Succinct wisdom from Peter Feld about the proposition that putting out news free on the web cannibalises one’s print edition:
The flaw in the print person’s perspective is in thinking that there is any relation between your print audience and your web audience. There is none. You are not undercutting your print product by publishing a website because the people who you can reach online have almost no overlap with the people who you reach in print. Your print readers don’t want your website, and your web audience doesn’t. want. your. paper. (or magazine). (There’s a small overlap for whom that’s not true — many of whom are the mediavores who read articles like this one.) Audiences are more stratified by media habits than they are united by common interests.
So, you will not send people back to your paper by eliminating your website (though you’ll save the cost of operating a website — maybe that’s the real consideration) — you’ll send them to other websites. And if you do maintain a website with a prohibitively high paywall, to try to send people to print, you have the worst of both worlds: a website that costs money to maintain, and no audience or revenue.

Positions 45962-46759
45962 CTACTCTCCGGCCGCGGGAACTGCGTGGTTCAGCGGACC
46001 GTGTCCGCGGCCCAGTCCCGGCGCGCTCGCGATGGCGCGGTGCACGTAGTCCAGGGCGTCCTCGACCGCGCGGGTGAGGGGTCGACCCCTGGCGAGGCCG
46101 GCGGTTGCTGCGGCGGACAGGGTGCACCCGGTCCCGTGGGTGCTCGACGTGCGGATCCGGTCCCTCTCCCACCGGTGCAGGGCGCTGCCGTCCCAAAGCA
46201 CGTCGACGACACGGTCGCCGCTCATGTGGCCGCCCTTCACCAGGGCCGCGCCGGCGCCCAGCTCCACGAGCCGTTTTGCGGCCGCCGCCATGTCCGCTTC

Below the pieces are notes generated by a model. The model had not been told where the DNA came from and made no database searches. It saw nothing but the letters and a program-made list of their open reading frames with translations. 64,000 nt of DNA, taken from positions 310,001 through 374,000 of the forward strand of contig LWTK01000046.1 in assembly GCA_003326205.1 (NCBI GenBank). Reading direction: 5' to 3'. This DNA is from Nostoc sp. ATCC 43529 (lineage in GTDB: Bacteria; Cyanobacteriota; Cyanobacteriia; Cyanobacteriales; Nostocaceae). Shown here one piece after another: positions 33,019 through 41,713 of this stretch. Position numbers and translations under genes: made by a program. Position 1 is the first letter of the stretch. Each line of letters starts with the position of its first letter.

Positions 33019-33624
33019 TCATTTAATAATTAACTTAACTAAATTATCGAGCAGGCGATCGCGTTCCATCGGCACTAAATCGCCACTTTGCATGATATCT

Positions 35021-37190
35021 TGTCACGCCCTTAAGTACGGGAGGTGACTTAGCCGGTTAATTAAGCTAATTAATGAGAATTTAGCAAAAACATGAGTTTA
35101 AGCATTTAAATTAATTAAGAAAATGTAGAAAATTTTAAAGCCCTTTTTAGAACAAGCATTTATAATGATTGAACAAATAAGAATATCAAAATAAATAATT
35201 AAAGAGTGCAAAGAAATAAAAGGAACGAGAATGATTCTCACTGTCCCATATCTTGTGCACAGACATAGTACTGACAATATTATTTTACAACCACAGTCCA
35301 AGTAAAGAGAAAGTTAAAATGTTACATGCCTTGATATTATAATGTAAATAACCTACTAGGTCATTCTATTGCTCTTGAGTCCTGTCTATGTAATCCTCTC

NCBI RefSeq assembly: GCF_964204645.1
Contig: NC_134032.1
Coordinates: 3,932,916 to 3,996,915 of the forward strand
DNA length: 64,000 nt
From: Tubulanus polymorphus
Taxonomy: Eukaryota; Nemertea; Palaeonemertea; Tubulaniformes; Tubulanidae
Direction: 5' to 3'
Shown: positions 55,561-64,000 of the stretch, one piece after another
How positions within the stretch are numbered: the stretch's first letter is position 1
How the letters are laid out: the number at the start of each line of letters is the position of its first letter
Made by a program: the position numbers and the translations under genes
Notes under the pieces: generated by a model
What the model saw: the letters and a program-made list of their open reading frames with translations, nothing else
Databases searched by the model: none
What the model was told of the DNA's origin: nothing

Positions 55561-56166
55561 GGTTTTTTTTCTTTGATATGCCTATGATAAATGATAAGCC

The real error of print people is thinking that cost is a factor driving people from print to the web — as though people go to the web to save the price of a newspaper or magazine. Wrong. They go to your website because the web is where they hang out, and because they are hoping to find something that would be fresher than they could in a paper printed last night and filled with yesterday’s news.